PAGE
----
Many procurement ills to treat before jabs can be rolled out
Kuseni Dlamini’s column, “Prescription for pandemic cure is state-business partnership” (May 2), refers. Our procurement and rollout have hardly been commendable, and blaming the rest of the world is a cop-out.
The government was slow off the mark to react to procurement of vaccines, and its attitude with suppliers was ignorant and arrogant in wishing for preferential treatment at a price acceptable to its bankrupt means.
Private entities and business have offered their assistance and cooperation often and with generosity, only to receive a cool reception.
The cost to our country in terms of lost lives and tourism revenue continues to escalate, thanks to an ineffective and morally corrupt government. Russell Hendry, on businessLIVE
Keeping an impossible dream aloft It would be far easier to get a brick to fly than to keep Mango and SA
Airways in the sky.
I resent my tax being used for funding this impossible dream. Or is it a nightmare?
Anthony Quinn, on businessLIVE
A state corporation is, by definition, meant to operate or be created when market failures mean there is no other operator in that space.
Does this pertain to Mango, the (relatively) better managed of SA’s state-owned airlines? No. There are at least three other private low-cost airlines operating on all the same routes as Mango (Safari, Kulula, Lift), as well as Airlink and BA.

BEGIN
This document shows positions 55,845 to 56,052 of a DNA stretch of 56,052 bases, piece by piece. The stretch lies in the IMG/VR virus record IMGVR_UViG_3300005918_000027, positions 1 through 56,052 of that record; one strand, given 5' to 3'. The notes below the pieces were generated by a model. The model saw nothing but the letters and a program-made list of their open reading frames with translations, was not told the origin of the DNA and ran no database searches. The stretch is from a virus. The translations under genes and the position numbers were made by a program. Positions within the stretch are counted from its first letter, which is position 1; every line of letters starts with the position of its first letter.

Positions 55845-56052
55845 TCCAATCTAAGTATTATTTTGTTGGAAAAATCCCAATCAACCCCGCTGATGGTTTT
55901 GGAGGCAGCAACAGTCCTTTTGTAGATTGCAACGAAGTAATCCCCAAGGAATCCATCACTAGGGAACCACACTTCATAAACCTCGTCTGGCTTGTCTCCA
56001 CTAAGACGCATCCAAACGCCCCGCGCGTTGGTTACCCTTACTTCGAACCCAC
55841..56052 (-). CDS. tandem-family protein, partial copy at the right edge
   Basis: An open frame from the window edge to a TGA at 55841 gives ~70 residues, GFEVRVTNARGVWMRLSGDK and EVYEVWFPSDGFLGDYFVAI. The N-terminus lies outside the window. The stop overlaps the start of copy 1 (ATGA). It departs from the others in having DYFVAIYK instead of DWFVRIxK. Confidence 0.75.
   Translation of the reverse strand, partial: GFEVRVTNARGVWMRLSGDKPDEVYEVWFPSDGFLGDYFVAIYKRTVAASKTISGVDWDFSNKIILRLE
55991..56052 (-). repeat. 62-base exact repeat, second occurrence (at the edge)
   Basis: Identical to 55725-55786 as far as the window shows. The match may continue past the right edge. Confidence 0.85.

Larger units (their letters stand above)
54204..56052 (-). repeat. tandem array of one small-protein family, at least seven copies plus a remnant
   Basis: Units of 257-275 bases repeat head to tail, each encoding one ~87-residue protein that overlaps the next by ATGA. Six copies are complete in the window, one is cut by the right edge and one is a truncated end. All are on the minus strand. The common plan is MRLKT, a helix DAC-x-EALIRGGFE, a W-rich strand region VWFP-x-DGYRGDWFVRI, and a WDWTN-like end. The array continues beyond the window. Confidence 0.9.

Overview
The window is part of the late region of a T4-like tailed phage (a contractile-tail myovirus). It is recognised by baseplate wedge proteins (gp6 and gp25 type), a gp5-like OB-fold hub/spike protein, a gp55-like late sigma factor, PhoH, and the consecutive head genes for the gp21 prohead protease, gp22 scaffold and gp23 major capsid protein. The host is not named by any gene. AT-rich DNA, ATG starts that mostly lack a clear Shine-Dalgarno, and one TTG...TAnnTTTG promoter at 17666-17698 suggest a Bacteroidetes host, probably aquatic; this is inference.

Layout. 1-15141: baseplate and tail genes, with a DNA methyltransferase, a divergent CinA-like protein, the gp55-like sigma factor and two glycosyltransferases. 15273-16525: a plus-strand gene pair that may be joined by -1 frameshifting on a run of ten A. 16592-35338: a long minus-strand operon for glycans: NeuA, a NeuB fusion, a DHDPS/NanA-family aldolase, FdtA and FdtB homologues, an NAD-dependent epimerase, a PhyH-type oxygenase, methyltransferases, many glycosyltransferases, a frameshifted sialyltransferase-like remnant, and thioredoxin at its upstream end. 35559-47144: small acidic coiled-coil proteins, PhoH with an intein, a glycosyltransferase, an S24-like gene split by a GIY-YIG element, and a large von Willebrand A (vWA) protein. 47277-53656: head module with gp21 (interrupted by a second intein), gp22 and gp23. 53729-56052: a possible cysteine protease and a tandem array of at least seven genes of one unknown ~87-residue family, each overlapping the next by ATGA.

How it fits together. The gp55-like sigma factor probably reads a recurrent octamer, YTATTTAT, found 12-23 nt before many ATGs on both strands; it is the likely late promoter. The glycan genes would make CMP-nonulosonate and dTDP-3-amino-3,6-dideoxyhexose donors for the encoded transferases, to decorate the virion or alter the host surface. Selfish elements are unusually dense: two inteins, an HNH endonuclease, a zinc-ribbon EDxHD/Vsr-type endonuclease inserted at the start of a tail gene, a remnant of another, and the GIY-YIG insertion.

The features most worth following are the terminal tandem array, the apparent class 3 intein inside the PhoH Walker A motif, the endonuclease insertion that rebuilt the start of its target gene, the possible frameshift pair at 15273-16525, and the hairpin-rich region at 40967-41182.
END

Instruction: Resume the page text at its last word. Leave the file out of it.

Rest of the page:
It is time to put this business out of its misery. Its hard-working employees can be absorbed by other airlines, and taxpayers can be spared funding it yet again. Brain Trust, on businessLIVE
Sapo: if we can’t do it, no-one can The reason courier companies are being used is because parcels sent through the South African Post Office (Sapo) take forever, if they get delivered at all.
Now Sapo wants a monopoly on a service it can’t actually provide.
Can you imagine how nerveracking it would be to send your passport through Sapo for a visa application?
Justin Brown, on businessLIVE
Eskom’s bright sparks in numbers
Eskom pays an average salary of R785K a year … and it produces the same power it did 15 years ago.
And it is overstaffed by at least 10,000 people, who are “demanding” a 15% increase when the utility is fast destroying the economy and more than likely holds the record for the world’s most corrupt organisation.
Eish. Souf Efrikan, on businessLIVE